I’m sure these kids have THOROUGHLY thought this through, but, just in-case they ever notice and read this post, I’d like to put in my two cents to possibly help them out. (Although I’m probably just teaching my granny to suck eggs)

    From now on, I am addressing Owen and Lucas directly. I hope there is at least a glimmer of a good idea amongst this lot! 😛


    – Firstly, to help with miniaturization, Look at “supercapacitors”

    – Have ALL of the charge/delivery electronics in an external box with electrodes pre-connected. This includes any circuitry associated with converting the electrical signals coming from the body to a format that the phone can read through a “Micro USB/Apple/Samsung” Multi-connector. The Idea is that the box can be used with ANY smartphone with the software installed. (Obviously the software will use this data to perform ECG’s/Rhythm analyses/Electrical charge/Logic operations, and basically all of the code functions.)

    – If the phone has an active data connection, and access to enough bandwidth at the time of an emergency, a video call could also be automatically sent to a trained and qualified operator to allow better judgement of the situation and reassurance to the first responder.

    – Have the external peripheral totally sealed and tough as nails, but try to keep costs as low as possible!

    These all depend on whether you are out to save lives, or make a profit. It would be your decision and you shouldn’t ever let anybody judge you whichever path you choose. This is not only a great life-saving tool, It is also an amazing product that WOULD sell!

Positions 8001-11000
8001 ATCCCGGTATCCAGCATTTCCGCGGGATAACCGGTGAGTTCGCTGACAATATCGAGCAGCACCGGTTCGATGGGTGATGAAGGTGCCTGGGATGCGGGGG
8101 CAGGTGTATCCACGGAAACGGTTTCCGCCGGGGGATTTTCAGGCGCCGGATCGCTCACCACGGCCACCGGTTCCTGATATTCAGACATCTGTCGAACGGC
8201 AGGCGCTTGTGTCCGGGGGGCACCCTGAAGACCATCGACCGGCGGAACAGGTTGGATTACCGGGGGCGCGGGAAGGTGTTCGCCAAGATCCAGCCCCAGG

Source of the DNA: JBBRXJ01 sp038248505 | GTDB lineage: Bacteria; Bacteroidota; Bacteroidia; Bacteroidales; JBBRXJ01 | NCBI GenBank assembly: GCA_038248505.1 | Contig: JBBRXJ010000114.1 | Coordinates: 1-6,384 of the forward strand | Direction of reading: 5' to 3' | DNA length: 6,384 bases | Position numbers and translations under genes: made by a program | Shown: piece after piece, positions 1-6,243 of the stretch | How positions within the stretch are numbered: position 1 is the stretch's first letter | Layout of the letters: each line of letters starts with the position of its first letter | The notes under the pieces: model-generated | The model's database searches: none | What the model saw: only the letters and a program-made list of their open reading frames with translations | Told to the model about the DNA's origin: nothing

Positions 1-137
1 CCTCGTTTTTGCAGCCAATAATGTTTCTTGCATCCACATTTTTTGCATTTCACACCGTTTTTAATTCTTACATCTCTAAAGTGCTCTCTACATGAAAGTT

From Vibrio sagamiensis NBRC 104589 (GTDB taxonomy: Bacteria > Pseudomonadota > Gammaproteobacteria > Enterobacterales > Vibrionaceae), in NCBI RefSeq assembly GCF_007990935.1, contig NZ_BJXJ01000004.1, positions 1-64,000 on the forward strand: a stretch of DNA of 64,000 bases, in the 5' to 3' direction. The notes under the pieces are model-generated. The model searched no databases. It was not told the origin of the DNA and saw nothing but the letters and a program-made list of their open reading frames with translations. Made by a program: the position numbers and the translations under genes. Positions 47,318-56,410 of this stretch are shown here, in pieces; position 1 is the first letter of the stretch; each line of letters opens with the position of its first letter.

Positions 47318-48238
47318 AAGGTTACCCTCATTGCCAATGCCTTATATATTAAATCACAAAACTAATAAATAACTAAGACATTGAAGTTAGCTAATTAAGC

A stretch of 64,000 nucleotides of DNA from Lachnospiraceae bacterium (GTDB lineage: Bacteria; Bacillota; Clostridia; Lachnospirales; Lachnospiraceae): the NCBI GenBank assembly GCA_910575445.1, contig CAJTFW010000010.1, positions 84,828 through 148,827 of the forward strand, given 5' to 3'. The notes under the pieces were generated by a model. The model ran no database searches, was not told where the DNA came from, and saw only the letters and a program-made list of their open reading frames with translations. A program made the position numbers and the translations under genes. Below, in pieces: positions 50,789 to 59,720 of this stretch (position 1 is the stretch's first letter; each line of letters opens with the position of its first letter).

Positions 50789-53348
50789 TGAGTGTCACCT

These are some ideas that would make your company shine as a beacon of extremley high moral and ethical standards.

    – NEVER, EVER sell this product to the highest bidder. I don’t think I have ever heard of a truly ethical “Big pharmaceutical company”. Less lives may be saved as a result.

    – Sell them to the public! (Obviously a legal minefield) Use the implication, that in order to purchase and own one of these, they must take a course that will cover all of the safety and legal issues that could potentially arise. you buy online, and upon attending and completing a course

    – Use the profits earned from these private sales, to help sell to health services around the world at cost prices. (on the condition that no hospital ever charges a patient more than cost price to be issued with one.)

    – Another use for your profits, could be to roll out a scheme whereby, all public buildings and spaces are automatically trained in use, and issued with enough units to equip their first aid teams.

    Make the App free. You may think It would be useless without the unit, but in the hands of a doctor or a nurse for instance, it could be used to rapidly help in diagnosis and then treatment of a patient. You could for instance use something like a fitbit or other monitoring device, to send the data to the app.


    Sorry about the essay anyway. I’m sure you have already thought all of these things through.

    Why so much? Well, I enjoy electrical engineering, problem solving and design. Most importantly though, because If something like this may have been available at the time, My dad may well have had a fighting chance.

    Keep fighting the good fight, even if your idea only ever saves one life, It will be more than worth it!